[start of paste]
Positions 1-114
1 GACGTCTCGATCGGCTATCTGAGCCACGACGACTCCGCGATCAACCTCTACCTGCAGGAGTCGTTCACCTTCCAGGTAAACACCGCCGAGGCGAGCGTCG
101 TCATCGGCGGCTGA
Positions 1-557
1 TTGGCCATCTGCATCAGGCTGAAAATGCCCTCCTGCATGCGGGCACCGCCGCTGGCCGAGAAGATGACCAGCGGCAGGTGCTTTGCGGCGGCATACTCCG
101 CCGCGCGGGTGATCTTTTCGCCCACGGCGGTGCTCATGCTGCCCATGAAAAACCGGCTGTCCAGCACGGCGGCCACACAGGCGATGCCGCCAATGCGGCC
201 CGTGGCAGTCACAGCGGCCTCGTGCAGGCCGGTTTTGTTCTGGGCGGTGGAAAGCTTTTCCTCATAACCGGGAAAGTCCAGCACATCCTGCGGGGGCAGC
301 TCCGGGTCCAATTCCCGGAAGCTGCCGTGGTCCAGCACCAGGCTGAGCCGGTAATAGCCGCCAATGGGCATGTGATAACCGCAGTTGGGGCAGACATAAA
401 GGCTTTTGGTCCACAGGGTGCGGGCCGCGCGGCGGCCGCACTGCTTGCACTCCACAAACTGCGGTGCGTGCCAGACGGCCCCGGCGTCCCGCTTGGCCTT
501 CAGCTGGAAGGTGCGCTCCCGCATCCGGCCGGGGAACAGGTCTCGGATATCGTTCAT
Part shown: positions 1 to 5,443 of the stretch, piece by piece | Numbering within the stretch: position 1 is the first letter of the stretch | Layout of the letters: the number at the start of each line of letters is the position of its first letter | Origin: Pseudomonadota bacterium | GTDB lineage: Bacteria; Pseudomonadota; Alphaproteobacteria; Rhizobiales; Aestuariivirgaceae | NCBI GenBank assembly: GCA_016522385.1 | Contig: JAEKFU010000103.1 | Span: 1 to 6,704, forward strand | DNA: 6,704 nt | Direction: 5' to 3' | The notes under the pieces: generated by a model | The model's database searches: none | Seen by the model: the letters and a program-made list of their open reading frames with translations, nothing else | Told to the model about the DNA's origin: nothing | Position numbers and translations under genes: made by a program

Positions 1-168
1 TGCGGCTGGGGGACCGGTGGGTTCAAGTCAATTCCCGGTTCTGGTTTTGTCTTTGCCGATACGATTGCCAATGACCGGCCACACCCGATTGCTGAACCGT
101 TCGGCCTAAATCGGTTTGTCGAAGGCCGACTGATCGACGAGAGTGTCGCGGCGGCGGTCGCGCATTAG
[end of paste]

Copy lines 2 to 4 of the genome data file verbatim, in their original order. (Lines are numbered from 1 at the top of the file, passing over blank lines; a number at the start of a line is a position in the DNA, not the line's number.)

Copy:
1 GACGTCTCGATCGGCTATCTGAGCCACGACGACTCCGCGATCAACCTCTACCTGCAGGAGTCGTTCACCTTCCAGGTAAACACCGCCGAGGCGAGCGTCG
101 TCATCGGCGGCTGA
Positions 1-557